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CIJ calls for an end to book banning

(CIJ/IFEX) - The Centre for Independent Journalism (CIJ) is concerned that the government is considering banning more books and is intimidating book retailers in a move to prevent public debate. Its latest move has been to confiscate two books, "Where is Justice?" and "1 Funny Malaysia", published by the online news site .

On 29 January 2010, the news portal reported that sixty-four copies of the books have been confiscated from two of a retailer's outlets in the states of Melaka and Penang. A Malaysiakini spokesperson said the police and the Ministry of Home Affairs told the publisher that they are studying the books for content that is prejudicial to public order and morality. He also said that, following the confiscation, the retailer will not be selling the books until the ministry has reached a decision.

The confiscation of the books in order to study whether the books are to be confiscated is a questionable procedure - book banning is a severe violation of freedom of expression, and the confiscation of books merely because of a concern that they may be offensive takes this violation to extremes.

The government's excuse that the books might be "prejudicial to public order and morality" is highly questionable. The books discuss a current crisis of governance. "Where is Justice?" questions the police and the anti-corruption commission on cases of deaths while in custody, while "1 Funny Malaysia" is a collection of political cartoons by Zunar, a Malaysiakini contributor.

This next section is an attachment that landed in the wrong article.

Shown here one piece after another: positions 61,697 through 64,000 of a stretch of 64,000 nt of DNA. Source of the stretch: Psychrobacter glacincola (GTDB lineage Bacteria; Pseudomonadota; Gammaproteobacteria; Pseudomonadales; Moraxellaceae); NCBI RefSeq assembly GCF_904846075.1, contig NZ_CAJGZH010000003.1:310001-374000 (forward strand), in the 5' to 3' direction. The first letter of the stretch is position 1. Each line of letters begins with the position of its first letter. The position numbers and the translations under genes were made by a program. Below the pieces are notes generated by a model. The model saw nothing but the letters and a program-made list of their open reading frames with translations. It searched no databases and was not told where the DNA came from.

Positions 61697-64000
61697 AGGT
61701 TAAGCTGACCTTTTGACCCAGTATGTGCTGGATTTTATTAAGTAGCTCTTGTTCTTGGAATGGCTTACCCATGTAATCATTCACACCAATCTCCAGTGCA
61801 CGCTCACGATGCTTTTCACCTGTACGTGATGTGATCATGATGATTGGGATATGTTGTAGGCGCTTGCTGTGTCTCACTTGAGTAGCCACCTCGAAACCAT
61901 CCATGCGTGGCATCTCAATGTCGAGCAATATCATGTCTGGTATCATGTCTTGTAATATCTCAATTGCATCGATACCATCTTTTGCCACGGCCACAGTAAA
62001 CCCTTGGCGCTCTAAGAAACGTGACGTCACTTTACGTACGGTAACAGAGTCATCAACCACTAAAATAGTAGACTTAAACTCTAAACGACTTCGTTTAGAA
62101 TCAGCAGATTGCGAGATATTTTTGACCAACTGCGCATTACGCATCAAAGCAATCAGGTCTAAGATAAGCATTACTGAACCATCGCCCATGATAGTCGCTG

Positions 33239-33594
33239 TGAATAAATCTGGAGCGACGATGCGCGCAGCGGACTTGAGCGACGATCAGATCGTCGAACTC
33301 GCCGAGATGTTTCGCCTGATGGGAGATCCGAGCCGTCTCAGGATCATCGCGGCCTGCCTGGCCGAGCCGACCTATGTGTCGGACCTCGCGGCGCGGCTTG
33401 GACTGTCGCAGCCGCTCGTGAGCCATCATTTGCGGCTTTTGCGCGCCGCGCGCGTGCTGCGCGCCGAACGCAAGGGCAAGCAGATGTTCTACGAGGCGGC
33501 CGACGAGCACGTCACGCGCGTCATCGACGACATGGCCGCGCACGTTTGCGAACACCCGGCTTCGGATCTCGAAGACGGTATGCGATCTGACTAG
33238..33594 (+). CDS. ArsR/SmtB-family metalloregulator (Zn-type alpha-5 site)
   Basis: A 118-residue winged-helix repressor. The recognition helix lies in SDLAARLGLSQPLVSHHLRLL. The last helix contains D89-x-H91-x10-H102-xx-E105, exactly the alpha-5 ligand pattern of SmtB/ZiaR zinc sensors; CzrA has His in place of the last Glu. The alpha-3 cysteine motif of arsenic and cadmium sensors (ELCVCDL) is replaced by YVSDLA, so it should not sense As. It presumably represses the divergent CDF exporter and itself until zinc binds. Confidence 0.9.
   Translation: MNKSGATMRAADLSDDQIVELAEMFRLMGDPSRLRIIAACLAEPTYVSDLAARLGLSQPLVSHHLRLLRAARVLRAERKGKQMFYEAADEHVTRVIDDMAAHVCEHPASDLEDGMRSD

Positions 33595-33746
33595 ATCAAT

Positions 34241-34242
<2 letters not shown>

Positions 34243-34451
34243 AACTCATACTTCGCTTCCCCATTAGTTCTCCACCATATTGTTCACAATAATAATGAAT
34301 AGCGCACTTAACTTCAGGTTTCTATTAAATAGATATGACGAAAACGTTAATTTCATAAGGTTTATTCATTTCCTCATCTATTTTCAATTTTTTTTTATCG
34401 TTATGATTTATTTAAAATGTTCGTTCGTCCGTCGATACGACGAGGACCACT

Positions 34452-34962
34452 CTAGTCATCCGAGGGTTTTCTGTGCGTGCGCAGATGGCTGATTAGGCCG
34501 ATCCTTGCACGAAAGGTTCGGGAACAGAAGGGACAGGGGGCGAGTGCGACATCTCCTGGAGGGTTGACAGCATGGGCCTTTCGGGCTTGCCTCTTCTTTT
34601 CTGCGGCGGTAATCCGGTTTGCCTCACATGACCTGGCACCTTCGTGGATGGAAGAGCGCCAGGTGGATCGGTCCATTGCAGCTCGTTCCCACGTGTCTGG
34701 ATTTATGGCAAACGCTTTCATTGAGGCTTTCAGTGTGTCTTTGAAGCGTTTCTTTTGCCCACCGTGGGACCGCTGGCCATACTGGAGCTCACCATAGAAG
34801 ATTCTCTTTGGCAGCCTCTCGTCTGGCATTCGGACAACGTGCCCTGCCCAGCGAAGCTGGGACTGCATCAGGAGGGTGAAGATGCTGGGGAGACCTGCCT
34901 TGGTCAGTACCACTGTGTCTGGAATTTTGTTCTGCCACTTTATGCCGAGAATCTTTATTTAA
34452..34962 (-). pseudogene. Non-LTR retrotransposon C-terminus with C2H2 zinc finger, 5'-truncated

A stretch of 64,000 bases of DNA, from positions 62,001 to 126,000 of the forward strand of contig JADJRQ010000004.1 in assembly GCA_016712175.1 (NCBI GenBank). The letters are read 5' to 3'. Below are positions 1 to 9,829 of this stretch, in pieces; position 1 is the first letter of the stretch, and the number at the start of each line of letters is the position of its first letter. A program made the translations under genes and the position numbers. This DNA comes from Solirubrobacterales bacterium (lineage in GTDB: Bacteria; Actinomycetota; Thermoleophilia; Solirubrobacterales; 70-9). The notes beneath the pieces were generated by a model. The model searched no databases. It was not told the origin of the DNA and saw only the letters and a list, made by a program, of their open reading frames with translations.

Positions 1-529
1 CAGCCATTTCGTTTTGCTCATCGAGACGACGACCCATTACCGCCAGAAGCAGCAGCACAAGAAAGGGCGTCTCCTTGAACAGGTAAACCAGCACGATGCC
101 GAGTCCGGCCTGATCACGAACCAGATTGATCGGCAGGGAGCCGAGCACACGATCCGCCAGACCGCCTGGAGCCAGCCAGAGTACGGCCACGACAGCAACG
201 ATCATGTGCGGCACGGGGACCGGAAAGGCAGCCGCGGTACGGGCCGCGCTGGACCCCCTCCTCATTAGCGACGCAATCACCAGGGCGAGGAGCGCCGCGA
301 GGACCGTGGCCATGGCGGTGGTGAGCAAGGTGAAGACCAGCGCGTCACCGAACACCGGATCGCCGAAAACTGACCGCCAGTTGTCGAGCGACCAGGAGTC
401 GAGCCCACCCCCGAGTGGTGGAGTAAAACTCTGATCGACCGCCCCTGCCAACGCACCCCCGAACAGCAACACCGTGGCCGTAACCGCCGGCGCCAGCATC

This is not the first time Zunar's work has been prevented from circulating. In August 2009 his cartoon magazines on current affairs were also confiscated by the Ministry of Home Affairs on the excuse that they lacked a publication permit.

The Ministry of Home Affairs was also reported to have extended a gag order on the circulation of another book, "Malaysian Maverick: Mahathir Mohamad in Turbulent Times", for another 60 days for similar study. Copies of the book, which was authored by Asian Wall Street Journal former editor Barry Wain and contends that the fourth prime minister was responsible for losses of RM100 billion (approx. US$29 billion) during his term in office, were confiscated on 24 December 2009 from the Port Klang checkpoint. The incidents show that public discussion and criticism of the federal government are consistently restricted. The government is violating the people's right to free speech and opinion instead of improving its services to counter the critics.

CIJ calls for the Ministry of Home Affairs to immediately return the confiscated books and allow them to be distributed at all outlets.

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